ALBURY gun young Charlie Spargo became a fourth generation VFL/AFL player when he was picked up by Melbourne at No. 29 in Friday night’s draft in Sydney.
Only hours before his 18th birthday, the pocket-rocket became the highest selection from Albury-Wodonga since Jack ZIebell was snapped up by North Melbourne with pick nine in 2008.
He has followed the path of his father, Paul (North Melbourne and Brisbane), grandfather, Bob (Footscray), and great grandfather, Bob snr (Footscray and Melbourne), in making the big-time.
Spargo said it was sheer relief to hear his name called out after a roller-coaster season.
“I couldn’t be happier,” Spargo said.
“You are never really sure what’s going to happen and I guess it’s a real bonus staying in Melbourne as well.
“I’ve had a lot of help from a lot of people over the past few years and I just want to thank them all.”
Since being touted as a first-round draft contender following an outstanding 2016, Spargo’s pathway to the AFL has been far from easy with the former Scots School Albury student being struck down by a shoulder reconstruction mid-season.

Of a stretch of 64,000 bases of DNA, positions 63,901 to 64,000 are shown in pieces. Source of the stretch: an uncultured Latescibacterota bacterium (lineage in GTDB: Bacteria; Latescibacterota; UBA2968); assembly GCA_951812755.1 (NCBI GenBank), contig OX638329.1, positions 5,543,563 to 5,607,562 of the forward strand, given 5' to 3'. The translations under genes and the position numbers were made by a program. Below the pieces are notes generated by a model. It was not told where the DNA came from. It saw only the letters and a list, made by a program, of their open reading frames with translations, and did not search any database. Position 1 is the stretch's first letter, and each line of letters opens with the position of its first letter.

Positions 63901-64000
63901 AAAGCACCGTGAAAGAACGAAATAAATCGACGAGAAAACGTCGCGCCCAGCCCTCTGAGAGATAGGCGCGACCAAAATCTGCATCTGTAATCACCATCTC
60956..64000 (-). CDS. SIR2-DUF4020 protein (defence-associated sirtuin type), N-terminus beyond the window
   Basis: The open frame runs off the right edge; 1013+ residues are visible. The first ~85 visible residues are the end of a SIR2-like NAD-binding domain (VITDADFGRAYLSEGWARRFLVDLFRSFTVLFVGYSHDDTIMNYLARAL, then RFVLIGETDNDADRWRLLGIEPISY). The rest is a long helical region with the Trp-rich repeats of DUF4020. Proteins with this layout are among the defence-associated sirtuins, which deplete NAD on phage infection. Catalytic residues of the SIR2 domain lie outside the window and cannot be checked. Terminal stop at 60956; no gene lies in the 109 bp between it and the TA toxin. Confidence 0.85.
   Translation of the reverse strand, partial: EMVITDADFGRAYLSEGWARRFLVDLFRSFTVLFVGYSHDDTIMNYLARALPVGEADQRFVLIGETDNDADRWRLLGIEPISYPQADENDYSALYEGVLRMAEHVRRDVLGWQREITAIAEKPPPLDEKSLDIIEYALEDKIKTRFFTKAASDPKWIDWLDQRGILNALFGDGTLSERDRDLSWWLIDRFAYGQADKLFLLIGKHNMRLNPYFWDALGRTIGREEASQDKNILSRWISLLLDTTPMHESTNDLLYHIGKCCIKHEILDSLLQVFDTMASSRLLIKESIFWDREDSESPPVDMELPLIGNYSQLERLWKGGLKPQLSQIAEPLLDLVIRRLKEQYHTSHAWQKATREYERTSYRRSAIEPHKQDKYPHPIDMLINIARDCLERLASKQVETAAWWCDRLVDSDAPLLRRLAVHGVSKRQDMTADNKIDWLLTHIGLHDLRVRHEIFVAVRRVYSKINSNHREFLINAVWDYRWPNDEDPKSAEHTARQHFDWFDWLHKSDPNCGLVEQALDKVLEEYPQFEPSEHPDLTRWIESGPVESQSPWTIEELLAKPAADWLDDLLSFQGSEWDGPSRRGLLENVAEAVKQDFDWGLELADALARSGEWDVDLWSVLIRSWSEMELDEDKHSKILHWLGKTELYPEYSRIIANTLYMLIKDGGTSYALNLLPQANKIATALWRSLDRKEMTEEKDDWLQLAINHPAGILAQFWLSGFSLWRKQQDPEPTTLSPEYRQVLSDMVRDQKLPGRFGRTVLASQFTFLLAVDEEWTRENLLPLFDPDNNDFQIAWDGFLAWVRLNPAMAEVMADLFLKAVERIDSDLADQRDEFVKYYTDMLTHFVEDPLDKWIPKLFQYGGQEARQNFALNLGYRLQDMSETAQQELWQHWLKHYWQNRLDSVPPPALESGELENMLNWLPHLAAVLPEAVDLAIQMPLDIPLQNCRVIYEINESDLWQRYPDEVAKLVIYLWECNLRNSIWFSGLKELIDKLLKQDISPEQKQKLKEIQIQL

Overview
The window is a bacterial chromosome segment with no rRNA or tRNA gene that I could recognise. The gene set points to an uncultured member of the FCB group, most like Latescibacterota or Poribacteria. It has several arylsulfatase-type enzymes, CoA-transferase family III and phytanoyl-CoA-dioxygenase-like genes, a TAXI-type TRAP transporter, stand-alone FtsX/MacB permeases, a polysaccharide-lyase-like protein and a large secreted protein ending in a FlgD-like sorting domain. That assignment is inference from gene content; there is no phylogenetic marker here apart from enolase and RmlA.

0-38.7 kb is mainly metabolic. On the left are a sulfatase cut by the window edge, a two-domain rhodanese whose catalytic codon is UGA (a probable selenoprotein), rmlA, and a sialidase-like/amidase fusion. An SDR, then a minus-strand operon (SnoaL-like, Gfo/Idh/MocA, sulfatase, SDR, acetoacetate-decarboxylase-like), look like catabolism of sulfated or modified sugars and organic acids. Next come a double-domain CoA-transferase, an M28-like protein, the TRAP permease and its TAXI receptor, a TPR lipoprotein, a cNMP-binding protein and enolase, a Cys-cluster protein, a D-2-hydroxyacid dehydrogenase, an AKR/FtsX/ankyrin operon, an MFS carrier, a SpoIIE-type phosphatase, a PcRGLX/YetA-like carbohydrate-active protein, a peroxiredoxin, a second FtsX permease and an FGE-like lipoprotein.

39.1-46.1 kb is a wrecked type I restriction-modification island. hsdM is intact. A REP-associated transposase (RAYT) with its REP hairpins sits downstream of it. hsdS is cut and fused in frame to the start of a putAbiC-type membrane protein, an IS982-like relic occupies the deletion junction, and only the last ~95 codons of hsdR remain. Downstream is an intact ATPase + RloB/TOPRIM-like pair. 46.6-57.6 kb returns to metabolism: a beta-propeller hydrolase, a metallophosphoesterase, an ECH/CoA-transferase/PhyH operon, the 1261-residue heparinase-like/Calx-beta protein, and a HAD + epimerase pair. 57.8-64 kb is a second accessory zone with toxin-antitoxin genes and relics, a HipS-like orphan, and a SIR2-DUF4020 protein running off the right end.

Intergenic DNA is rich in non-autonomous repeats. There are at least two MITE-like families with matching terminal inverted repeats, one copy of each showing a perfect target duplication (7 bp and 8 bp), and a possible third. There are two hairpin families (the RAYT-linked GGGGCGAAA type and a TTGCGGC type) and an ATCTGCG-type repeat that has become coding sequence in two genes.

He also had to contend with Greater Western Sydney’s zone changes after being a member of their academy.
Spargo completed his schooling at Melbourne Grammar this year.
“A few different things happened this year but that’s always going to happen in footy,” he said.
“I’m just looking forward to getting into it.”
Spargo is a North Melbourne supporter after his father, Paul, played 81 matches for the club after being drafted in the mid-1980s.
Although Spargo didn’t play for the Murray Bushrangers this year due to GWS Academy and school commitments as well as injury, coach Leon Higgins said he deserved to be drafted in the top 30.
“He’s a really exciting young player,” Higgins said.
“Defensive pressure is a big thing today and that’s one of his strengths.
“He played really well for us in 2016 and I think he’ll be a good fit at Melbourne.
“We’re rapt for him.”